Sunday, July 3, 2011



Vulnerability is an emotion I am not that accustomed to, but I got a fresh taste recently.

It started off as just a wicked bad sore throat and then developed into something way less fun. I had zero energy and could barely function. I spent 6 days total in bed with poor Barry waiting on me and looking after the guesthouse by himself. He is so kind and was so determined not to let me get out of bed that he even gave me a bell at one point so that I could summon him when ever I liked. (now that is love for sure) I was as sick as I can ever remember being (even sicker than when I was in India for those that can remember that fun trip). Now I am recovered, I can see I wasnt at any risk of dying, but that didnt make me feel any less vulnerable at the time.

I guess its because we live in Haiti and I couldn't just pop down to my local doctor and get checked. I guess it made me remember just how far from home we are. But mainly I think I felt vulnerable because God was trying to teach me something valuable, give me a window into how it feels to live in a third world country where health care for the most part doesn't exist.

My lowest point for sure was sitting against the fence of the nearby Doctors Without Borders compound hoping the french of the guest that took me there was good enough to get us in the gate. Hoping that we hadn't arrived too late in the morning and the doctors had all gone for the day. I sat there propped up against the fence as I didn't have the energy to stand anymore, just hoping and praying that they would let us in.

Eventually they let us in and a sweet Belgian girl showed us to a room downstairs where we could wait for someone to come. I don't know why they let us in. Was it because we where white. Or because I looked so bad, I don't know the answer but I was relieved. They checked me over and gave me a malaria test just in case (it was negative). The lady told me that it was probably not going to make any difference which antibiotic that she gave me as it was probably not going to work. Instead she told me that I would probably be sick for 8 - 10 days then get better. Cheery prognosis I thought. She gave me a broad spectrum antibiotic just in case it helped and sent me on my way.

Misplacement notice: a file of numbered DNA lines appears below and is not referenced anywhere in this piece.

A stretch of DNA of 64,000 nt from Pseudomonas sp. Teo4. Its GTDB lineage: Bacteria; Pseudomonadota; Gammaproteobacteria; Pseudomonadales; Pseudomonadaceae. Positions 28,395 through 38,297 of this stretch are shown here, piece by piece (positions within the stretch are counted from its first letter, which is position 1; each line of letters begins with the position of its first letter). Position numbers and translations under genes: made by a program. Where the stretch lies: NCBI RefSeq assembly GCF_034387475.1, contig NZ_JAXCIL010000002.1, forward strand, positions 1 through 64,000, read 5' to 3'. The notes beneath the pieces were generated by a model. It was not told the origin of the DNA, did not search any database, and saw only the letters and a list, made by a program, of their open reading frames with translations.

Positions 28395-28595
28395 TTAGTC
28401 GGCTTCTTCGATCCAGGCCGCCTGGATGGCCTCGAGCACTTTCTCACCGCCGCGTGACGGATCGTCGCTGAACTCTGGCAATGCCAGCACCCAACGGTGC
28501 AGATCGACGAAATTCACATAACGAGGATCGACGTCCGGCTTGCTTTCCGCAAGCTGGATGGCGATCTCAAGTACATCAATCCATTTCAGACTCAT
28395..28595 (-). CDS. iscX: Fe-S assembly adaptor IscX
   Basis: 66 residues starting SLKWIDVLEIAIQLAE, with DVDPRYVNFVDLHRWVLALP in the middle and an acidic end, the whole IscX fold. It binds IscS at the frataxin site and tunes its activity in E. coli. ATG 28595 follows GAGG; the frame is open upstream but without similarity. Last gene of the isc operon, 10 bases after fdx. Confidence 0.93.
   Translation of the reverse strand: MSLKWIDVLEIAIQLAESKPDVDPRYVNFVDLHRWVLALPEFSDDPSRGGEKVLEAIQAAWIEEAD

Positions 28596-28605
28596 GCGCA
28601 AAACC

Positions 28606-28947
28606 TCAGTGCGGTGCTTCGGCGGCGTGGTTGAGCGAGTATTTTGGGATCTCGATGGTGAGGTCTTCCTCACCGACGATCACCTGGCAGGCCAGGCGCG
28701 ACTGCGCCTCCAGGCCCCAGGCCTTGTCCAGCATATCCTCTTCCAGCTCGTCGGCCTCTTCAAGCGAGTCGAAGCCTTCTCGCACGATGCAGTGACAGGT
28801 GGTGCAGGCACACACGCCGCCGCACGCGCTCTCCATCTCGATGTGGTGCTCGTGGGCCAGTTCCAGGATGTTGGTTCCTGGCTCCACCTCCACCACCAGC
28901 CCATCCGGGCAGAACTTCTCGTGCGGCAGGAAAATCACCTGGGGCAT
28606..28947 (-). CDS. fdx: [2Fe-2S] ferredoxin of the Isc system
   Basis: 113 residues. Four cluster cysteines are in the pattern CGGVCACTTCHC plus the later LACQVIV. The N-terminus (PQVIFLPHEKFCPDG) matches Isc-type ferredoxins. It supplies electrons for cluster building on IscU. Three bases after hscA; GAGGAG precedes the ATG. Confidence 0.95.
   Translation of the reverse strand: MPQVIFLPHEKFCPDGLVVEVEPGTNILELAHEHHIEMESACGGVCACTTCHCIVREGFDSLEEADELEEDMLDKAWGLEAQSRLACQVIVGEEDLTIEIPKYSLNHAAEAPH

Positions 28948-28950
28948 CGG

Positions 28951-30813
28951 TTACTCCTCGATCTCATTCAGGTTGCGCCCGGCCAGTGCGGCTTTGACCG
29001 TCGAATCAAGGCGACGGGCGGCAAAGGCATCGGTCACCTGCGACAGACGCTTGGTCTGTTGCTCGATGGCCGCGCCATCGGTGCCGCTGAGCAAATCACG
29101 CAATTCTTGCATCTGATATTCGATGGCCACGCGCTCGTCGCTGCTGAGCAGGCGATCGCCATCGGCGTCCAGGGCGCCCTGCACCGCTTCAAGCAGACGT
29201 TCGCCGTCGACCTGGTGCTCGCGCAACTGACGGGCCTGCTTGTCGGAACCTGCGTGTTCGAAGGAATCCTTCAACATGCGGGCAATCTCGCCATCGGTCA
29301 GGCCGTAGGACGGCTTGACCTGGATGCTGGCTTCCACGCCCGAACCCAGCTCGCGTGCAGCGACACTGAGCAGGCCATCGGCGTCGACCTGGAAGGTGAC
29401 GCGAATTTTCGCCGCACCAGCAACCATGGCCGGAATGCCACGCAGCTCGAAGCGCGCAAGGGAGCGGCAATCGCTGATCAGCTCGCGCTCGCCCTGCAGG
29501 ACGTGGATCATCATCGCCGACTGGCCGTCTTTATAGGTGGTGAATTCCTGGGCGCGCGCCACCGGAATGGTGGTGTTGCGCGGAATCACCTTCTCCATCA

So what did I learn? Well I learnt that being sick in Haiti leaves you vulnerable and afraid. Even though I had caring friends just a phone call away and a husband caring for my every need. I felt alone and I felt I had no options. I learnt that not having choices really sucks.

Even though I knew the blessing that health care is I didn't fully appreciate it till now. I will never ever complain about health care in Australia again and anyone that knows our story knows that's not easy for me to say, because our health system is less than perfect.

It breaks my heart thinking of all of the men, women and children lying in their tents or shacks around Haiti tonight that have no one they can call. They are gravely sick and they have been turned away at the gate and nobody is taking care of their needs. No health system, No medicine, No choices. There loved ones can only look at them and pray they make it through the night.

I got a glimpse into this reality but I know I don't have the ability to fully appreciate it. It was a dark feeling knowing there is nothing I can do to fix the heath system here, I am not a doctor, I am not medical in any way. What was this lesson for?

Then a glimmer of HOPE was cast in my direction. One of the ladies that worked for us at the guesthouse told me yesterday she dreams of finishing high school and going to college to become a doctor. How cool is that. She has been trying to get in to a national school as she doesn't have the money to pay to go to school but she hasn't got a place yet. Barry and I talked about it tonight and we are going to use some of the money raised before we left to help her go to school. Help her become the doctor she wants to be and help her, help her people. So excited for her.

I know its just a drop in a very large ocean but its a drop none the less.

No comments:

Post a Comment